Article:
Did Trump's Comments On Syria Pullout Embolden Assad Regime?
RACHEL MARTIN, HOST:
When it comes to U.S. military power, President Trump has said time and again that he likes to keep people guessing.
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PRESIDENT DONALD TRUMP: Militarily, I don't like to say where I'm going and what I'm doing.
MARTIN: Last week, though, he was clear about his plans for Syria.
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TRUMP: I want to get out. I want to bring our troops back home. I want to start rebuilding our nation.
MARTIN: Then over the weekend, the Syrian government allegedly unleashed chemical weapons on its own citizens, killing dozens. Republican Senator John McCain suggested it happened because the president had, quote, "emboldened Bashar al-Assad by announcing the U.S. withdrawal." Robert Ford joins us now. He was the last U.S. ambassador to Syria, serving under President Barack Obama.
Thanks so much for being with us.
ROBERT FORD: It's my pleasure.
MARTIN: Let me ask you about that remark from Senator McCain. Do you think that the Assad regime could've carried out this attack because they believe the U.S. is going to get out of Syria?
FORD: No, absolutely not. The Assad government has been using chemical weapons repeatedly over the last six years of fighting in the civil war. This is just the latest instance.
MARTIN: Does that mean they do not care one way or the other what any U.S. president says?
FORD: They understand they can use chemical weapons without fear that the Americans will inflict sufficient damage on them to make the chemical weapons use not useful.
MARTIN: Let me ask you about that because President Trump has called out the Obama administration several times. He's done so in recent days. But the Obama administration is often criticized for establishing a so-called red line when it comes to Bashar al-Assad and his use of chemical weapons. And then when that red line was crossed, the U.S. did not do anything. Was that a mistake?
FORD: Oh, I think in retrospect, yes, it absolutely was a mistake. And it is not a secret that inside the Obama administration, there were some officials who were urging the president to enforce the red line and to establish deterrence against the use of chemical weapons in Syria. But the Obama administration tried a different route. They did not try to establish deterrence, and we are where we are.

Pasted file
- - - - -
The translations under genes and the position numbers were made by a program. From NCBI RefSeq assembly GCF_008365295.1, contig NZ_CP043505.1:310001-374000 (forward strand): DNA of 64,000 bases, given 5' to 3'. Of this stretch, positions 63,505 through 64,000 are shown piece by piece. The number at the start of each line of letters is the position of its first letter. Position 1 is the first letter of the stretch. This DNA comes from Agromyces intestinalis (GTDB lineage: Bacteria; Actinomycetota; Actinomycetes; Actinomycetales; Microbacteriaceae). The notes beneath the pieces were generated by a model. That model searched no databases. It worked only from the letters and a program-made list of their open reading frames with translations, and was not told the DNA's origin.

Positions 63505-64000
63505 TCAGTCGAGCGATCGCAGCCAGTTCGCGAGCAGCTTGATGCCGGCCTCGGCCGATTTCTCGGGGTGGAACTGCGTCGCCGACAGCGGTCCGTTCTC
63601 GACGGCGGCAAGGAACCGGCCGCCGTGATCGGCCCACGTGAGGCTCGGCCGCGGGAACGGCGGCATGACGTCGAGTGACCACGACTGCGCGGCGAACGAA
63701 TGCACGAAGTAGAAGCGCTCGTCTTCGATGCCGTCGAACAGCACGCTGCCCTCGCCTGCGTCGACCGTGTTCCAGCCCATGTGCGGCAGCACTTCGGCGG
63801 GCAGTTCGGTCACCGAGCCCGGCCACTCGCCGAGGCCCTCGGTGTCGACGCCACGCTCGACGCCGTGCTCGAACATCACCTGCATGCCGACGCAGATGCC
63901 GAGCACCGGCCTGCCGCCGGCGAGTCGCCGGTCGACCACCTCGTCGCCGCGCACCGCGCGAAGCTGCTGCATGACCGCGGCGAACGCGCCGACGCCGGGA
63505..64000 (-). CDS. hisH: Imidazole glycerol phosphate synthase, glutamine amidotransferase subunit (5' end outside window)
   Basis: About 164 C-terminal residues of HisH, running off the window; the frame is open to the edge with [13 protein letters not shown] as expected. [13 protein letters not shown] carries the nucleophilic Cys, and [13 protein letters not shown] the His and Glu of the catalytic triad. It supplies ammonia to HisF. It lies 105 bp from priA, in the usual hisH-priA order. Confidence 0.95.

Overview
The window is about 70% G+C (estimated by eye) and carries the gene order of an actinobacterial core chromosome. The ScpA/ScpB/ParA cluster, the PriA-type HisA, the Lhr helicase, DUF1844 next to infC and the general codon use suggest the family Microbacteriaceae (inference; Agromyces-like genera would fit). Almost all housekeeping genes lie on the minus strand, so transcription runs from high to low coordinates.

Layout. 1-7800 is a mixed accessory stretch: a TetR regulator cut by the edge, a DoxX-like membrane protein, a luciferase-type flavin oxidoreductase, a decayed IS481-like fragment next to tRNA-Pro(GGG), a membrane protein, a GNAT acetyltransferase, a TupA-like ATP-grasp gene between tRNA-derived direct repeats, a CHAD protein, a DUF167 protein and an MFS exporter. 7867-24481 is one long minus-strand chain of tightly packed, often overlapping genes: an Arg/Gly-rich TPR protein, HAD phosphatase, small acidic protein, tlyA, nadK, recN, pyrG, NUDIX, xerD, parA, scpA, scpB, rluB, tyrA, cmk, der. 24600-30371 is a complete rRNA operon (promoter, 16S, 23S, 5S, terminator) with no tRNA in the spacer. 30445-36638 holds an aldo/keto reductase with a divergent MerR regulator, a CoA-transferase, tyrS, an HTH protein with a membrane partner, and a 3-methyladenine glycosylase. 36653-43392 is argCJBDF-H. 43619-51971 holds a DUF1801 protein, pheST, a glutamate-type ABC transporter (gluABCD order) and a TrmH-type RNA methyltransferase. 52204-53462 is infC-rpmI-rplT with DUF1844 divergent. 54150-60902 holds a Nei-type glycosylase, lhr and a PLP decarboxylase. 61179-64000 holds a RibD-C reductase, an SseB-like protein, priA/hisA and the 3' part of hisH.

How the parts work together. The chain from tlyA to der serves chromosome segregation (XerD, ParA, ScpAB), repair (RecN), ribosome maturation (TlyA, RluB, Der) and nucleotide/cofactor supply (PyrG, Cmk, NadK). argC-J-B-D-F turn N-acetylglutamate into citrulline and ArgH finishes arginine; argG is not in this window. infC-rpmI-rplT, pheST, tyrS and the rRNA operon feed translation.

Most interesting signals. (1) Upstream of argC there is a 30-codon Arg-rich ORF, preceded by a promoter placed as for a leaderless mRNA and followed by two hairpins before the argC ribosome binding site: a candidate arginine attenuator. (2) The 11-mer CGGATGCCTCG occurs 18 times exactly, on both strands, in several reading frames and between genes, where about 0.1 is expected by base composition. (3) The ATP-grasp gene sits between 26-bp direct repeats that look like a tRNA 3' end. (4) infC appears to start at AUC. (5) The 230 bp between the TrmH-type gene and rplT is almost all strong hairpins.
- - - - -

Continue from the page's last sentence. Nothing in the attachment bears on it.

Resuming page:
MARTIN: So what do you suggest is the right strategy at this moment? With President Trump lambasting the Obama administration for not acting after a chemical weapons attack, do you think that is exactly what the Trump administration should do - strike back militarily?
FORD: I think it is impossible to deter Assad from using these weapons unless he pays a military price. And so the only way to establish deterrence is to make him suffer militarily. But I emphasize here that a one-time strike is not going to be enough because he will stop using chemical weapons for a week or two or a month or two, and then he goes back. He's always testing the edge of the envelope.
FORD: And so I think the president has to be ready for a sustained campaign. And he has to explain that to the American public, and he has to explain it to our allies and other countries in the region over there.
MARTIN: Sustained campaign is code for war - maybe not a ground war in the way that we saw in Iraq and Afghanistan. But describe just what kind of U.S. commitment - troop commitment - you're talking about.
FORD: Oh, I don't think we would send in ground troops to establish deterrence against the use of chemical weapons. But I do think it would require regular use of airstrikes every time Assad uses chemical weapons. And I want to emphasize here, he uses them regularly. In order to establish deterrence, he has to pay a price for using them regularly.
MARTIN: We've been talking with Robert Ford. He was the last U.S. ambassador to Syria. We're talking this morning about the alleged chemical weapons attack in the town of Douma outside of the Syrian capital, Damascus. Ambassador, thank you so much for your time this morning. We really appreciate it.
FORD: My pleasure. Transcript provided by NPR, Copyright NPR.